The Forgiver

Rachael Denhollander had her day in court.  She spoke not only to the doctor, Larry Nassar who abused over 150 young gymnasts in his care, but also to the judge, other victims, and to all of us.

Her most quoted statement to Nassar is, “I pray you experience the soul-crushing weight of guilt so you may someday experience true repentance and true forgiveness from God, which you need far more than forgiveness from me – though I extend that to you as well.”  This was in the context of her oft repeated theme, “How much is a little girl worth?” as she argued for the maximum penalty.

One might ask, if she is willing to forgive him, why ask the judge to throw the book at Nassar?  In short, because forgiveness does not mean there are no consequences.

Denhollander argued that the victims have value.  For the judge to let Nassar go would be tantamount to declaring that his crimes didn’t matter, nor did the young gymnasts’ shattered lives.  In fact, the judge would be irrelevant too, if he did not impart justice.  Consequences affirm that judges, crimes, and little girls do matter.

This illuminates the Christian message of substitionary atonement, i.e. Jesus dying on the cross for your sins.  The question is, if God wanted to forgive, why didn’t he just do it without that bloody execution 2000 years ago?  For God to just “let it go” would mean that morality doesn’t matter.  If morality doesn’t matter, i.e. what people do to themselves and to others, then people don’t matter and even God is irrelevant.  No, Divine justice requires consequences for sin.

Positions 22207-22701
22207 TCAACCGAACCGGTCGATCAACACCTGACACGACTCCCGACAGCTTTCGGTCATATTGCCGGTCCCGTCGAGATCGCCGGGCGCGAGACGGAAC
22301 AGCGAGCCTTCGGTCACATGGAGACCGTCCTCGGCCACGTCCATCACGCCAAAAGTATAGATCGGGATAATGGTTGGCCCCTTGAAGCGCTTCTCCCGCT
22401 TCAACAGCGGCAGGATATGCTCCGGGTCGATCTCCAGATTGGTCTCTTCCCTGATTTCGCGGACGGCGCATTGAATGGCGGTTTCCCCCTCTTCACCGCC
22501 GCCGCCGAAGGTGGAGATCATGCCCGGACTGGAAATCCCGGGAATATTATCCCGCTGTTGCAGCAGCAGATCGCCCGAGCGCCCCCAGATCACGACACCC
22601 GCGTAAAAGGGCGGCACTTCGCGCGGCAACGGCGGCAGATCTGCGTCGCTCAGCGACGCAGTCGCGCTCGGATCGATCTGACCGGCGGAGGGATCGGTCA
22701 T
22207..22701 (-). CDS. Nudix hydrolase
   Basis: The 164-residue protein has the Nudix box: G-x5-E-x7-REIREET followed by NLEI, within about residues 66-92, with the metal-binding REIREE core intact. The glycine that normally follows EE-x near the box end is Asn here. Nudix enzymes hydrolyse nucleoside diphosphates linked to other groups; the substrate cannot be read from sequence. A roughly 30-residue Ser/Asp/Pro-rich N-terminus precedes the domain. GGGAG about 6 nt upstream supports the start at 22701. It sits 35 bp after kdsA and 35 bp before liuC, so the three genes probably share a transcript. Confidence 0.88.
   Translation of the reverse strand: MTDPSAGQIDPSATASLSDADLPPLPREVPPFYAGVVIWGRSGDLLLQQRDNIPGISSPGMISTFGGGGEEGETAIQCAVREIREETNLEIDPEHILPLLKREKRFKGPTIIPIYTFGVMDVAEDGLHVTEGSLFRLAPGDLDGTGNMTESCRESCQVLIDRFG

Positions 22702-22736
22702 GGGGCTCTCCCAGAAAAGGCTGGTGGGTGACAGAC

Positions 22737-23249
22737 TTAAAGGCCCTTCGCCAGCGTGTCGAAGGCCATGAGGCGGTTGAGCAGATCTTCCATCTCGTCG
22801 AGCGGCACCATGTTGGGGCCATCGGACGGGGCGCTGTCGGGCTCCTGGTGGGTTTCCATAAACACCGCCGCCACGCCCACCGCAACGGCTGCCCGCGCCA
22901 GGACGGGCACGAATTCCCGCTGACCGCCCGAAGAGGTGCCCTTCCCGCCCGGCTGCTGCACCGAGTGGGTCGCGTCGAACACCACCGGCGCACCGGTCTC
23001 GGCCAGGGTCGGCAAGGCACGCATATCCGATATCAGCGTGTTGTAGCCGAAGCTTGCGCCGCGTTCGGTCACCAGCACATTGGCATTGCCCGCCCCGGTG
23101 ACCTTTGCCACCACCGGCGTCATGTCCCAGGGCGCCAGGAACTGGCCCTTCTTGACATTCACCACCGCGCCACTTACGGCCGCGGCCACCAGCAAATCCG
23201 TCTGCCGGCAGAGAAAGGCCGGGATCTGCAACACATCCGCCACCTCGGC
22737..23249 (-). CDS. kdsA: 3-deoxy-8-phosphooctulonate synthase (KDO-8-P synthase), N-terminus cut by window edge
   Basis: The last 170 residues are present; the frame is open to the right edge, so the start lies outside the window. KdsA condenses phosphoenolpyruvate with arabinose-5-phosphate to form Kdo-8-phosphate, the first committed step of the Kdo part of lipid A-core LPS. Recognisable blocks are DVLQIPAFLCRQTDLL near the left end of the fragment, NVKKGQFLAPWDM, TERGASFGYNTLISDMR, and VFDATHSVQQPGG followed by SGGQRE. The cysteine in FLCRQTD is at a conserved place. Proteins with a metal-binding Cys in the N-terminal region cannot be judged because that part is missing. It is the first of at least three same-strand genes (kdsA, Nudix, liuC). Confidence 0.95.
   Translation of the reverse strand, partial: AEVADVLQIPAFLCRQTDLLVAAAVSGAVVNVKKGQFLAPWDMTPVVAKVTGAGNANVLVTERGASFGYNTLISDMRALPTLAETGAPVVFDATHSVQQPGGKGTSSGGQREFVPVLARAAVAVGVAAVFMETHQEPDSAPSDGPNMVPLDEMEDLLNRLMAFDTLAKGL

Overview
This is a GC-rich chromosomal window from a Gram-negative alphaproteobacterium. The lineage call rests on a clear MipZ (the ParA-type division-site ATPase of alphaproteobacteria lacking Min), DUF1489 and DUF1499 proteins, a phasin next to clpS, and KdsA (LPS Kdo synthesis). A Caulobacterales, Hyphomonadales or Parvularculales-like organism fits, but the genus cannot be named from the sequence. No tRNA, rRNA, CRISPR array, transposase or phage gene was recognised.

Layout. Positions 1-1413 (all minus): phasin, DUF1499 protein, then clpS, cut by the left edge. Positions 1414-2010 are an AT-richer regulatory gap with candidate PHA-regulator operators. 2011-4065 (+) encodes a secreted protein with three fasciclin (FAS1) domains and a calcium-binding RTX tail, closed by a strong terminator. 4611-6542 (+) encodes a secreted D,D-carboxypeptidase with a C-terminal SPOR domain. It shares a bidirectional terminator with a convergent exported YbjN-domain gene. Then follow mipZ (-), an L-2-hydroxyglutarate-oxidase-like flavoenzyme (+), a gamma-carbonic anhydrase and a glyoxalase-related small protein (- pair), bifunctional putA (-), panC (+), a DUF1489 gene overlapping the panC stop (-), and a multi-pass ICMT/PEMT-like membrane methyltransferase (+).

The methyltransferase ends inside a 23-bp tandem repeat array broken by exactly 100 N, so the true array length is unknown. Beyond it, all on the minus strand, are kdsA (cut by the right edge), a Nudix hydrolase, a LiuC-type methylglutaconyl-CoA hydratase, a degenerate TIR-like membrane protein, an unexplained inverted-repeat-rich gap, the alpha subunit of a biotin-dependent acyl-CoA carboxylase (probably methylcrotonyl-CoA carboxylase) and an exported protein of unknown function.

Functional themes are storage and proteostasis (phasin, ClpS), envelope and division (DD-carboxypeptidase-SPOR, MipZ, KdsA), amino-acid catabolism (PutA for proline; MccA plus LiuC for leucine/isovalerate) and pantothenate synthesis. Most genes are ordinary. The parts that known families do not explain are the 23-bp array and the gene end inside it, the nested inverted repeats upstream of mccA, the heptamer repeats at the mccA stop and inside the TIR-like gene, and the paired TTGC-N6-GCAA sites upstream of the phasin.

Enter Jesus.  As the only mediator between God and people, He “gave Himself as a ransom for all” (1 Tim. 2:5-6) to release you from the penalty of sin.  In other words, God presented Christ as a sacrifice through the shedding of his blood to demonstrate his righteousness, “so that He would be just and the justifier of the one who has faith in Jesus” (Rom. 3:21-26).  As God is righteous and just, a price must be paid.  Jesus paid it all so the Father could forgive you.

The forgiven becomes the forgiver in God’s trickle down economy.  That’s hard to do on your own.  Max Lucado writes, “Logic says ‘bloody his nose.’  Jesus says, ‘wash his feet.’  Logic says ‘she doesn’t deserve it.’  Jesus says, ‘You’re right, but you don’t either.’ ”  Denhollander’s forgiveness and willingness to see her abuser in heaven are evidence of the forgiving power of Christ.

Grace means receiving forgiveness you don’t deserve.  You are set free from the eternal penalty of sin by believing Jesus.  To be set free from today’s anger, hurt, and bitterness, be a forgiver.  You can because He is.

Work as Worship